Today we’d like to introduce you to Shelby Bernstein.
Shelby, let’s start with your story. We’d love to hear how you got started and how the journey has been so far.
It was 2012. I was in my second year of college at Arizona State University. I was studying film/darkroom photography but was feeling a bit disenchanted. I wasn’t sure if I would go anywhere in the future when it came to my art, and I was very anti-digital photography at the time. That wasn’t even a thought I would entertain.
I remember talking to my mom about wanting to quit doing photography, maybe move back home to LA and start over. She told me to tough it out and try to look at other photography options like going digital since it was 2012 and not 1985. About a day or two later, I got a random email from a man who would eventually become a mentor to me and show me a path I never even considered. He owned a small jewelry business in Scottsdale and heard from my stepdad, a business partner and another jeweler that I like to take pictures. He was looking for someone to photograph his jewelry for his website and wanted to know if I’d be interested. Mind you, I had never even thought of or tried doing product photography at the time, but what did I have to lose? I told him all of this and that I would like to give it a try. I went to his store the next day and he hired me on the spot.
On my first day, he showed me the ropes on product photography. I remember thinking it was super tedious, and I had to sort of relearn photography as I knew it. He was super patient with me, and I feel like he enjoyed passing down his knowledge. This was in April 2012, and I worked there five days a week until August 2017. I can’t even begin to thank him enough for everything he taught me over that five year period. I taught myself a lot too and went through many phases of trial and error to find the perfect formula of photo taking that works best for me.
After working at the jewelry store for about a year he began to trust me to start doing some lifestyle photography for the company’s Instagram. When it comes to working with or for a brand that is a huge part of doing the photography. It’s one thing to be able to show something on a white background, but also being able to set up various product together and make it look desirable to customers or not have people mindlessly scroll past it in their Instagram feed is a whole other ballgame. That’s where my more creative side gets to come out and show itself. I believe basic white background product photography is pretty formulaic, whereas the lifestyle stuff is mostly creativity. He let me experiment with various fabrics, flowers, and marble slabs to show off his many diamond jewelry pieces. I was hooked on it, and couldn’t get enough of setting up these little scenes.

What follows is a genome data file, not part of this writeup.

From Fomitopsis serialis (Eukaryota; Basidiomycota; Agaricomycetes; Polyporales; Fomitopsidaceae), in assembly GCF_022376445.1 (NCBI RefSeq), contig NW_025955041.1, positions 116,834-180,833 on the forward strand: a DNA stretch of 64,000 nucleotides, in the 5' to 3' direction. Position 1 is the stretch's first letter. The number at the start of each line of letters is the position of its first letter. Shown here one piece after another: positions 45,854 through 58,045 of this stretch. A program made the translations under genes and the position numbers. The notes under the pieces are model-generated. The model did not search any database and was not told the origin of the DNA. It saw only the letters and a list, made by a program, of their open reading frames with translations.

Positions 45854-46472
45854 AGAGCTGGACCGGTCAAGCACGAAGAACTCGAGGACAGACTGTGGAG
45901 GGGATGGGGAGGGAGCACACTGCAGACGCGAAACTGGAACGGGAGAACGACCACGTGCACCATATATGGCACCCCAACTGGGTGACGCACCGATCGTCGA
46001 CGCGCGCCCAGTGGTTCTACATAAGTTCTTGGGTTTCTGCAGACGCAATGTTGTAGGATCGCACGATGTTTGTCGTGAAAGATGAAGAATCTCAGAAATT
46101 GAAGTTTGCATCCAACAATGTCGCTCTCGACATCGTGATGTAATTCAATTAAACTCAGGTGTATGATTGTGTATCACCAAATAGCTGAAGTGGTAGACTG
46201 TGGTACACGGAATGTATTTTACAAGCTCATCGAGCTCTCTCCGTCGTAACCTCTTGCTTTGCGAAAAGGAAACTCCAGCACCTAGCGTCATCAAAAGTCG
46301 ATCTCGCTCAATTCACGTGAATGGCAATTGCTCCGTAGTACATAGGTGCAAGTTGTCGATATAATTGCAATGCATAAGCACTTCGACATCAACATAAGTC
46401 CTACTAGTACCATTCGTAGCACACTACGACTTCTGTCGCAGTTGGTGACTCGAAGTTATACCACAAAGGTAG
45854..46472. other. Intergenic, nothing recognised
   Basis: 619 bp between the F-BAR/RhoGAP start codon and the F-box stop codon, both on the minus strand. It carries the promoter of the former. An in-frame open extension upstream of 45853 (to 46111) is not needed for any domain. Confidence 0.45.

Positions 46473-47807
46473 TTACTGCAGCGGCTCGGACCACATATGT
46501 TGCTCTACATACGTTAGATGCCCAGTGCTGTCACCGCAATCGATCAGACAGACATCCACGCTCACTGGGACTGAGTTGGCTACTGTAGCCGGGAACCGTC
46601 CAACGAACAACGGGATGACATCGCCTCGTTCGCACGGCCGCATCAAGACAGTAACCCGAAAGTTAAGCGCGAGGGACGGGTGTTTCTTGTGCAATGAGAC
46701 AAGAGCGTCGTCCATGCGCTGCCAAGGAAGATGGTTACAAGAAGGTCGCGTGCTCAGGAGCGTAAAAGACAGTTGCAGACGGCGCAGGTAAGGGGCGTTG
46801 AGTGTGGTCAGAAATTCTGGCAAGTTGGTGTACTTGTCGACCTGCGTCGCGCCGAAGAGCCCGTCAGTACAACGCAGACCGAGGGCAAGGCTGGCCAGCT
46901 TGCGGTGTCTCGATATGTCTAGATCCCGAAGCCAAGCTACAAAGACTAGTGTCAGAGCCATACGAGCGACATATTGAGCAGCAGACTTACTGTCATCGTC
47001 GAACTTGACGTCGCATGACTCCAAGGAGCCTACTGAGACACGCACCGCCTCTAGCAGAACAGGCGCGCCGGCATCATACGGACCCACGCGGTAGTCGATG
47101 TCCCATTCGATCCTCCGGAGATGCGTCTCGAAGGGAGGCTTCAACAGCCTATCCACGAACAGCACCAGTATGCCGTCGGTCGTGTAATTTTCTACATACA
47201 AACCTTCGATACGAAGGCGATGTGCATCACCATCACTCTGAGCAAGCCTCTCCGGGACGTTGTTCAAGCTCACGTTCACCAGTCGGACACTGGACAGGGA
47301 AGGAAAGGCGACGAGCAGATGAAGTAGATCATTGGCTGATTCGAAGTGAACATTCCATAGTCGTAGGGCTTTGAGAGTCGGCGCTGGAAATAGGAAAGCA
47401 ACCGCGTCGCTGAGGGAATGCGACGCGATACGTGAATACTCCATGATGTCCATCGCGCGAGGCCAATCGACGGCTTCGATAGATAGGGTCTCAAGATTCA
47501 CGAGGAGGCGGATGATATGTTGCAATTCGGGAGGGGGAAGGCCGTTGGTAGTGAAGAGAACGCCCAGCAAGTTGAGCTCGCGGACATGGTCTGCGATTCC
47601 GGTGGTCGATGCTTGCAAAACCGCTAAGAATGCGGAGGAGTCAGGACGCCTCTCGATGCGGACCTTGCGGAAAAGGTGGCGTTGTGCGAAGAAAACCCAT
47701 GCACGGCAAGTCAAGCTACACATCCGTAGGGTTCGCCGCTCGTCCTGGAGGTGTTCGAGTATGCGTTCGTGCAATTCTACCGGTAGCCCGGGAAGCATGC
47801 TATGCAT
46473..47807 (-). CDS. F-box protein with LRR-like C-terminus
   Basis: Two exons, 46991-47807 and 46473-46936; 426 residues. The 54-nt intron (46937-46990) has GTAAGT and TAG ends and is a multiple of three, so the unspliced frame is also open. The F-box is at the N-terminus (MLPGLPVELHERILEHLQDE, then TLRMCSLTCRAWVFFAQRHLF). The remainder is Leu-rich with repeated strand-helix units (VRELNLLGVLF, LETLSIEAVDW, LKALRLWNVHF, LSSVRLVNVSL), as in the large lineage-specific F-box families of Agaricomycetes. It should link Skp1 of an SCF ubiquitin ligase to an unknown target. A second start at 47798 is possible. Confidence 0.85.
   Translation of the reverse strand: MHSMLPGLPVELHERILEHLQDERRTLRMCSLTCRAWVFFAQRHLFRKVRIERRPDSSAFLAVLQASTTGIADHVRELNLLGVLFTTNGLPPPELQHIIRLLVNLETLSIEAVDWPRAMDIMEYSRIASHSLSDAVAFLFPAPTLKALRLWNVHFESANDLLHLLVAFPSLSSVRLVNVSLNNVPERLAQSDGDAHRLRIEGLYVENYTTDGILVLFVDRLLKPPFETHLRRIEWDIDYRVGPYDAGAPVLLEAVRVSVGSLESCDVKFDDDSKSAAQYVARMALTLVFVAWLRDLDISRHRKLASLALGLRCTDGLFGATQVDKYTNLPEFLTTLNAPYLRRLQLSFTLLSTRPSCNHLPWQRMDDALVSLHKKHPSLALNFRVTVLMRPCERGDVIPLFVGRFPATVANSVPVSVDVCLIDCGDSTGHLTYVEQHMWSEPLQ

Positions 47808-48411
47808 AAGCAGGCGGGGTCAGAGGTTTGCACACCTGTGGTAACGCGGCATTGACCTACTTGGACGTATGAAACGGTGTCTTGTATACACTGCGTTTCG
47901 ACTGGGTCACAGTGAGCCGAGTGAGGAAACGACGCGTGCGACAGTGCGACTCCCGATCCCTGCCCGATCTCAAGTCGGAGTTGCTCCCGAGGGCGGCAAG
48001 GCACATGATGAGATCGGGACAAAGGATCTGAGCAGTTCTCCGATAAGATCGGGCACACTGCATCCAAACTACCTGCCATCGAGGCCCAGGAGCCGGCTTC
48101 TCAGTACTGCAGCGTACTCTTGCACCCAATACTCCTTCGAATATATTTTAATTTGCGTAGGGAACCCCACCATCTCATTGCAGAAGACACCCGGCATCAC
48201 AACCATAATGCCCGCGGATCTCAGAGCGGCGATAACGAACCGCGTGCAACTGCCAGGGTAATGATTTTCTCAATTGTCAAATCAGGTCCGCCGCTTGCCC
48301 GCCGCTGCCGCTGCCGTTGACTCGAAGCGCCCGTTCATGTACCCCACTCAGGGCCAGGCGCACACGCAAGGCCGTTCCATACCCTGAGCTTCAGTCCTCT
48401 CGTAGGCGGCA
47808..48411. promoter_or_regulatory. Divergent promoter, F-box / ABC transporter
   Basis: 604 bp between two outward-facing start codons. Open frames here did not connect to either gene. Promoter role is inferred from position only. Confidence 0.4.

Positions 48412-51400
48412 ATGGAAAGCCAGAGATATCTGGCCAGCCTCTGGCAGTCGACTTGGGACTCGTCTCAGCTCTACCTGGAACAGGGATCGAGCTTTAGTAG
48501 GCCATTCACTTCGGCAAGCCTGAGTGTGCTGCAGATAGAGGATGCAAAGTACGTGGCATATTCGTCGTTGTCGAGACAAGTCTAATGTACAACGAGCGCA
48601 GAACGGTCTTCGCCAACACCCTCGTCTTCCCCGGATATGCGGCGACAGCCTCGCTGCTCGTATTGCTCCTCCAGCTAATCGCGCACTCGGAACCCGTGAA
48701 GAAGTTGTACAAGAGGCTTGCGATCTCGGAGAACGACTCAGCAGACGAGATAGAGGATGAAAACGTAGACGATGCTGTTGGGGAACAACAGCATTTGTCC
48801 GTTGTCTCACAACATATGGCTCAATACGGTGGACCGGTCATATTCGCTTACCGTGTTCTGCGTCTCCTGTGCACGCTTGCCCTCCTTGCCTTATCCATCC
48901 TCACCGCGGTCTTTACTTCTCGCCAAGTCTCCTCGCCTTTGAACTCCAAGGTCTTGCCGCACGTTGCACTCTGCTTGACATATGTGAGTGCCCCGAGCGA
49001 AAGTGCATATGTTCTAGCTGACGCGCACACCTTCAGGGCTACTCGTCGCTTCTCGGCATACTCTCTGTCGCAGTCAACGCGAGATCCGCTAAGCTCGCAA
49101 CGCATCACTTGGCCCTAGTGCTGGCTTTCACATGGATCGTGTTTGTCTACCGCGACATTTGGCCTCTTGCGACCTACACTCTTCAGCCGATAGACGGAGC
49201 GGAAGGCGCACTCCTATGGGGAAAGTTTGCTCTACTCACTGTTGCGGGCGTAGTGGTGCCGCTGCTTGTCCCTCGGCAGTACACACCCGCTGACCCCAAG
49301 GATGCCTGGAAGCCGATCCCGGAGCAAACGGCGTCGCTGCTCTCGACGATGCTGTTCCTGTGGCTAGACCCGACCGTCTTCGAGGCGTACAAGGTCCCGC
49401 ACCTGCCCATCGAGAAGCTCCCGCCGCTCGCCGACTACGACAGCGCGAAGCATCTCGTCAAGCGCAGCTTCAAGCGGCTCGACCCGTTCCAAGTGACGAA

As far as the editing side of it, everything I learned was through watching YouTube tutorials. I’d spend hours on YouTube searching how to do different editing techniques. I still stuck with film/darkroom photography in college while doing the digital product jewelry photography for work, and obviously you don’t learn how to use photoshop when studying darkroom photography. Mentioning that in art school is pretty “taboo”. Learning how to use photoshop in that way, as well as indesign or other Adobe programs was probably the most challenging aspect because that’s the real tedious part. Plus there’s a million different ways to do one specific thing. Without learning any of that, I could never be where I am today. As the years went on, I realized it’s about 20% photography and 80% editing, so photoshop is extremely important to me.
I feel lucky to have been thrown into this starting with jewelry because it’s so detail-oriented compared to photographing clothes or other accessories. As I grew into this profession, I always felt like it made shooting anything else fairly easy in comparison. After leaving Arizona and moving back to Los Angeles it took me a while to get the ball rolling with my photography work, but I’ve been back for three years now and feel like I have a solid foundation. I feel like I’m still constantly learning and perfecting my techniques with every job or photoshoot I get to take part in.
Has it been a smooth road?
It has not been a smooth road. As someone who has always been interested in photography and was studying it in college I assumed that this whole product thing would be smooth sailing. I was very wrong. It’s a whole other world compared to the fine art photography route I intended on following when I was younger. I had to learn how to think in a more technical sense. There’s still plenty of room for creativity in the work I do now, but it’s unlearning the thought process of “this body of work is going to be in an art gallery and I get to choose the narrative” to instead “this work needs to sell the product and I’m building off an already established narrative”.